The Jewish reasons to be vegetarian
By Naor Bar Zeev (Appeared originally in the Australian Jewish News in March 12, 2004). From a Torah perspective, vegetarianism was originally the norm. Initially permitted by God to eat only vegetables, it was only after animals were saved by Noah that humans were permitted to eat meat (Bereshit 1:28-9). Even then, wanton killing of animals is prohibited and animals must be slaughtered swiftly with a sharp non-serrated instrument. Many laws reflect the principle of not inflicting needless suffering or pain on an animal:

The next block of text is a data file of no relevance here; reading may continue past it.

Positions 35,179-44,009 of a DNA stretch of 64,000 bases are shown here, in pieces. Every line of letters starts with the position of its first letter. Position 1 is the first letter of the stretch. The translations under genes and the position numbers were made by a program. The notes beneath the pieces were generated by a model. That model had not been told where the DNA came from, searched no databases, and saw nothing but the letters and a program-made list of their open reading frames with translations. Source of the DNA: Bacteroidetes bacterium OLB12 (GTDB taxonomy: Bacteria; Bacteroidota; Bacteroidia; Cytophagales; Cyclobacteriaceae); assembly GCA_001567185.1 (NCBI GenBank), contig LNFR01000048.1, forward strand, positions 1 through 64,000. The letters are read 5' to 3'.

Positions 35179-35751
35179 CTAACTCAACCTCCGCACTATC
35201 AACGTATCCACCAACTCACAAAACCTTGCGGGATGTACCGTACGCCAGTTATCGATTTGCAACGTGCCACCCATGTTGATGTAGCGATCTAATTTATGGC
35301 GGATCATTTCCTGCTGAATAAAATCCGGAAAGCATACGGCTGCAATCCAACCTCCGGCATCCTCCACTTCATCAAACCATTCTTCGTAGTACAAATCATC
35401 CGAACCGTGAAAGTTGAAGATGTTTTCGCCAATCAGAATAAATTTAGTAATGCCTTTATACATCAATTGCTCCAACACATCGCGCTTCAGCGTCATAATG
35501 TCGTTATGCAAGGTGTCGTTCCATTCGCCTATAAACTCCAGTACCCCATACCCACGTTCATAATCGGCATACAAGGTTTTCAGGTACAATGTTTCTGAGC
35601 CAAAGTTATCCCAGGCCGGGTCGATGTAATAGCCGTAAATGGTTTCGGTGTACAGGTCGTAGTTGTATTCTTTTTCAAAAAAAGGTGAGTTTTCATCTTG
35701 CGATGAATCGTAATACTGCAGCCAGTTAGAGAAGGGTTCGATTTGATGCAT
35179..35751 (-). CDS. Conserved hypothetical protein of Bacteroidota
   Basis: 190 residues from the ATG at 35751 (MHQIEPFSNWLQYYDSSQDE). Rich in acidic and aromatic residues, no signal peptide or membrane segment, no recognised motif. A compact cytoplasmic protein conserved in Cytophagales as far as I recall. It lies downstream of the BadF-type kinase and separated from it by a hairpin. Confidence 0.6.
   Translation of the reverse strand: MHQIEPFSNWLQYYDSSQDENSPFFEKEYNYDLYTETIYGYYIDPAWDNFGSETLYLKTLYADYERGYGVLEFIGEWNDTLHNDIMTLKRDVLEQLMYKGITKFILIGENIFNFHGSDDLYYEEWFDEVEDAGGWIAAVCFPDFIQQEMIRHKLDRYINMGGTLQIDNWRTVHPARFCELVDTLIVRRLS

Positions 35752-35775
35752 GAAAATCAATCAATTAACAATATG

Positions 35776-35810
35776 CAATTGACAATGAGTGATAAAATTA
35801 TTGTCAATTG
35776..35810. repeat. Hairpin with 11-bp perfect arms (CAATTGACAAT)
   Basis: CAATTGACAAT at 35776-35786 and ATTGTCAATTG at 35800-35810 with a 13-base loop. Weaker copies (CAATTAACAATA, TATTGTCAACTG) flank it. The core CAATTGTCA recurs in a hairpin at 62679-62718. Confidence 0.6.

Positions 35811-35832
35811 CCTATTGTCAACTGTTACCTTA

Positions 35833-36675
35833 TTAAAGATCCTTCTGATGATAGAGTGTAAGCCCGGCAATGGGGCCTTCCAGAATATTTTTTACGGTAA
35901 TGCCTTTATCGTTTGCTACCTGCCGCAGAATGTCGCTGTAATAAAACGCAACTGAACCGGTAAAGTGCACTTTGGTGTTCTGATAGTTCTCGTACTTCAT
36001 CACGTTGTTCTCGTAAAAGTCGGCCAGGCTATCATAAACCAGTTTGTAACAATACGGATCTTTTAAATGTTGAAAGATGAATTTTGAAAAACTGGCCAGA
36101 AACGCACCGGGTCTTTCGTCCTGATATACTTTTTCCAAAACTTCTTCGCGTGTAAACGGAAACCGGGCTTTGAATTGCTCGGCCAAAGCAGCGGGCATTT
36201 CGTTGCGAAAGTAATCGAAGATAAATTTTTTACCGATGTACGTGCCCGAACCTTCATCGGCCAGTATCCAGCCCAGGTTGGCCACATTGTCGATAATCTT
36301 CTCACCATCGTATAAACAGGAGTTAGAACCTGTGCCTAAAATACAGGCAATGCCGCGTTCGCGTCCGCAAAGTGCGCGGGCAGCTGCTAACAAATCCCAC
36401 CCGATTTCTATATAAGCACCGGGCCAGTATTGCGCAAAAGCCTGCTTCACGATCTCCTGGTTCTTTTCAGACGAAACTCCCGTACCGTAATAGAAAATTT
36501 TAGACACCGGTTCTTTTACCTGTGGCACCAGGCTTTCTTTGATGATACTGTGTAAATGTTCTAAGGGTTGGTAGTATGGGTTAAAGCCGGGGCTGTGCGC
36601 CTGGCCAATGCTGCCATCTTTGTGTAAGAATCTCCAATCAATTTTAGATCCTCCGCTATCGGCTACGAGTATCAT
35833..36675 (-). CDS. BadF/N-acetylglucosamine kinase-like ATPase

- One must never eat an animal while it is still alive (Bereshit 9:4)’
- One must send away a mother bird if one collects eggs (Devarim 22:7);
- One may not muzzle an animal while it is threshing to prevent it from eating (Devarim 25:4);
- One may not even raise one’s voice to yell at an animal if it eats while working (Kitzur Shulchan Aruch 186);
- One should feed one’s animals prior to eating one’s own food (Berachot 40a); and
- One must care for a lost animal until its owner is found (Devarim 22:1-4; Shemot 23:4).